Since there’s no official rule book when it comes to parenting, the right response to the tricky scenarios of raising infants and toddlers is up for debate. Here are some of the most frequently asked parenting questions with answers from parenting experts.
FAQ about raising infants and toddlers
Is it ever okay to let your baby cry it out?
This is a very hard question to answer and varies from one family with infants and toddlers to the next. It’s important not to try and sleep train infants until they’re four or six months old. Babies that cry try to communicate their needs to their parents. Sleep training allows babies to soothe themselves, so they’re able to fall back asleep if they wake up in the middle of the night.
Should parents co-sleep with their infants and toddlers?
According to the experts, bed-sharing isn’t ideal for babies. They recommend that babies should only be brought into the parents’ bed for the purposes of feeding or comfort. The main reason for this is because our abundance of pillows and blankets are safety hazards for babies and pose a risk for SIDS. Obviously, it’s your call when it comes to co-sleeping with older kids.
When is the best time to start with potty training?
Look, nobody likes to change nappies as a hobby, but that doesn’t mean you should force your kid to get out of them. Forcing kids to potty train before they’re ready is a recipe for disaster. Most kids develop the ability to “hold it” by the time they’re 18 months old. The cognitive, social, verbal and emotional control required for potty training doesn’t usually develop until after a toddler turns two. When every piece of the puzzle falls into place, you have the best chances of succeeding. There isn’t a specific age at which kids should be potty trained. Some tots are perfectly happy to do their business in their diapers for as long as possible.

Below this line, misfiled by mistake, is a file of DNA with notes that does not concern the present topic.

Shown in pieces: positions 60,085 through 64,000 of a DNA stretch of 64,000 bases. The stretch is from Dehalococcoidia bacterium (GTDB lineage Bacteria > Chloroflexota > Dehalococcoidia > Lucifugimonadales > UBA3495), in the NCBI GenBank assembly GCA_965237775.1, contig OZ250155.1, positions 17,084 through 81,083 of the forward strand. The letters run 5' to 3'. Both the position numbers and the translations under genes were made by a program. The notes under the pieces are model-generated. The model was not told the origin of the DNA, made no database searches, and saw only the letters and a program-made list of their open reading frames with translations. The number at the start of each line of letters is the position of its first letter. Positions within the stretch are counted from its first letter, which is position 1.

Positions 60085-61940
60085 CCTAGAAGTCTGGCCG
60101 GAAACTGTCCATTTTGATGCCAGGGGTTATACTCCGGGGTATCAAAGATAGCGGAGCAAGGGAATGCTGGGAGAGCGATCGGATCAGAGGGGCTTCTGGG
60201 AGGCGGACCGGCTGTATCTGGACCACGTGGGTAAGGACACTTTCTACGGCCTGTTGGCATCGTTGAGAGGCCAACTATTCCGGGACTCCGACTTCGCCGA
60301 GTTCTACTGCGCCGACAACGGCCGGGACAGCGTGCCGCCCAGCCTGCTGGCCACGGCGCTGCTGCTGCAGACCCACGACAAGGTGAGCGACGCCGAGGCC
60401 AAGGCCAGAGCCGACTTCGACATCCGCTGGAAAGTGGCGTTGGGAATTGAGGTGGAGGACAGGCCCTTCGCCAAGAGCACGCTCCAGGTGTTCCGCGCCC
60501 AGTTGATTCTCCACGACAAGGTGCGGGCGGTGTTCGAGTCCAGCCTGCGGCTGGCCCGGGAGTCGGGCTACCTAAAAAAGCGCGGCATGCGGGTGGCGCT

Is it okay to kiss babies or infants on the lips?
The media has shamed so many average parents and celebrities for this. Of course, it’s okay to kiss your kids on the lips, as long as you take the necessary precautions. If you’ve got a funky tummy, cold sore, strep, bacterial infection or a respiratory virus, it’s NOT okay to kiss your baby on the lips. Also, your friends and family shouldn’t be allowed to kiss your child on the lips. You might know your friends and family, but it’s not intimately enough to know all about their health and personal hygiene. And that’s a risk that’s just not worth taking.